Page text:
This post was inspired by the novel The Execution of Noa P. Singleton by Elizabeth L. Silver. Mere months before Noa’s execution, her victim’s mother changed her mind Noa’s sentence and vows to help stay the execution. Join From Left to Write on July 30 as we discuss The Execution of Noa P. Singleton. As a member, I received a copy of the book for review purposes.
Prior to law school my only interaction with the criminal justice system was an addiction to Law & Order reruns (Ah, Jack McCoy. Be still my heart). Criminal Law was a mandatory class and I found I had a natural affinity for it. I loved the case studies and appellate procedures, the rush of seeking justice. Yet whenever someone would ask if I wanted to practice criminal law, I always emphatically replied that I didn’t think I could handle the emotional toll it would take. Reading The Execution of Noa P. Singleton reminded me how right I was in that decision.
My interest in criminal law led me to an internship with a judge sitting on the felony docket for the United States District Court for the District of Columbia (D.C.’s trial court). I admit to more than a little trepidation the first time I sat in front of the courtroom to observe my first trial – a felony murder case. Yes, even with my legal training (such as it was at the time), I was made nervous by the defendants, the Federal marshals, the handcuffs and holding cells. I knew the defendants were all presumed innocent (and indeed, some actually were) but that didn’t ease my initial discomfort. That discomfort was misplaced and lessened almost immediately.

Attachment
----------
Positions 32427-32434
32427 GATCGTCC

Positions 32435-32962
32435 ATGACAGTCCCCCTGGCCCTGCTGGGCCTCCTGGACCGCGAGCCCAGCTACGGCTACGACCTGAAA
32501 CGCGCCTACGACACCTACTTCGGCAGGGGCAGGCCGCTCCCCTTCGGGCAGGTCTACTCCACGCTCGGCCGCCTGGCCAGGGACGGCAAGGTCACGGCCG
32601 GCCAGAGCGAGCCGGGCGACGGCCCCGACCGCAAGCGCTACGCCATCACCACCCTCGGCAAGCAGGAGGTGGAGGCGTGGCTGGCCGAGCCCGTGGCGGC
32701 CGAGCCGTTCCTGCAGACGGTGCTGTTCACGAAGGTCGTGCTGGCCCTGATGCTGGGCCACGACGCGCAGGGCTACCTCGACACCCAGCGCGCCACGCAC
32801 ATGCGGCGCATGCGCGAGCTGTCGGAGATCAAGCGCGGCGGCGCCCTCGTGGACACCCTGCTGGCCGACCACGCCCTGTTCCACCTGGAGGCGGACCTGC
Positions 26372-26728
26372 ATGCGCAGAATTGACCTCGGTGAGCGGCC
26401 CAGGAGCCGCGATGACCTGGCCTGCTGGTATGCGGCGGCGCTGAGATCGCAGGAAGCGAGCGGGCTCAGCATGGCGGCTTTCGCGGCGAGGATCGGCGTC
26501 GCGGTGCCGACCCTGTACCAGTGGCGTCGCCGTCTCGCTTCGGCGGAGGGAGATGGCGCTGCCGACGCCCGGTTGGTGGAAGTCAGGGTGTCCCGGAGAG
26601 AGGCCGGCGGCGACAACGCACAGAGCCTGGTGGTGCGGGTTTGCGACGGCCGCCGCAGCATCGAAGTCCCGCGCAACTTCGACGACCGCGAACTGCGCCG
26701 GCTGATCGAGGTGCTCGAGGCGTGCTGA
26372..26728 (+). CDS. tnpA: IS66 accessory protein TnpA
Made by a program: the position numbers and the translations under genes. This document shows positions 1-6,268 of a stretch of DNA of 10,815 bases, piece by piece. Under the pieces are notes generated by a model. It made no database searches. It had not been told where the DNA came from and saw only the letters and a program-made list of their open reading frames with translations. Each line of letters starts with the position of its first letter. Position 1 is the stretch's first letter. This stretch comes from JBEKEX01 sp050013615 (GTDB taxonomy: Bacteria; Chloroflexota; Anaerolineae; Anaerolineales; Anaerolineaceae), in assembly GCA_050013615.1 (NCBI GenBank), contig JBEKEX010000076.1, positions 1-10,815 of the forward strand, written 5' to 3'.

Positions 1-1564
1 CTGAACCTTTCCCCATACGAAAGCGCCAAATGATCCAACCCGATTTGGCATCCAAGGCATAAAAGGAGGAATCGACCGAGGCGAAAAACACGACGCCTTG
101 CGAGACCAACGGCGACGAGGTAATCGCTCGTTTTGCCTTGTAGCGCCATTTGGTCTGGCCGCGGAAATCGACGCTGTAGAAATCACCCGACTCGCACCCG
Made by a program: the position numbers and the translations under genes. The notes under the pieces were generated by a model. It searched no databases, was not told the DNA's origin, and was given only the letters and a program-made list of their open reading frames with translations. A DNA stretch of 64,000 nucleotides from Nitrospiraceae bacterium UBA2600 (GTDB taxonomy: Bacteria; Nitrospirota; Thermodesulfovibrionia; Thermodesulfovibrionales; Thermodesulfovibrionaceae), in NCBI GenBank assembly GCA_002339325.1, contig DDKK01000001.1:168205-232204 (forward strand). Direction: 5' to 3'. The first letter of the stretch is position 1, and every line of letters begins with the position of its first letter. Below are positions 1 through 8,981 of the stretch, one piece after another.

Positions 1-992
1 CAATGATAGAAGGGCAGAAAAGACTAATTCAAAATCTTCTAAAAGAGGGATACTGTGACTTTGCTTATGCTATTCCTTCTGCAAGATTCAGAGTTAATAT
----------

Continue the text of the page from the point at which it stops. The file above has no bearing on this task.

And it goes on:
The defendants were just people, men who needed to be reminded to straighten their ties, ladies whose hands shook beneath the defense table. The jurors weren’t all-knowing men and women sent from on high to share their wisdom. Most of them didn’t want to be there and almost none wanted to be hearing a criminal case (I especially connected with the part of the novel where Noa recollected her jury selection process). Unlike the images presented by Hollywood, the lawyers aren’t all slick and eloquent. Prosecutors make mistakes, defense attorneys don’t always catch them. Even judges are fallible – NOT the one I worked for, of course.
My third year of law school I left my unpaid internship for a paying job with a court appointed appellate lawyer. It was my job to comb through the trial transcripts looking for grounds for appeal of a criminal conviction. The impersonal words on the page didn’t tell the whole story, they almost never do. It wasn’t a question of whether or not the convicted person was innocent, it was whether or not the system worked properly. A guilty verdict based on faulty and/or unconstitutional proceedings is not justice served. It is a long held principle of criminal law that, “It is better that ten guilty persons escape than that one innocent suffer.” (William Blackstone, Commentaries on the Laws of England, 1765). Despite my interest, and modest skill set, I know I could never handle the guilt of being the reason that one innocent person suffered. Do I find employment law as interesting? Not quite. Am I as fascinated by domestic relations work? Hell no. I chose to help people who needed me, to the best of my abilities.
I couldn’t live with a Noa P. Singleton on my conscience, whether she be guilty or innocent. You’ll have to read the book to find out which applies to Noa. Follow this link to purchase The Execution of Noa P. Singleton by Elizabeth L. Silver.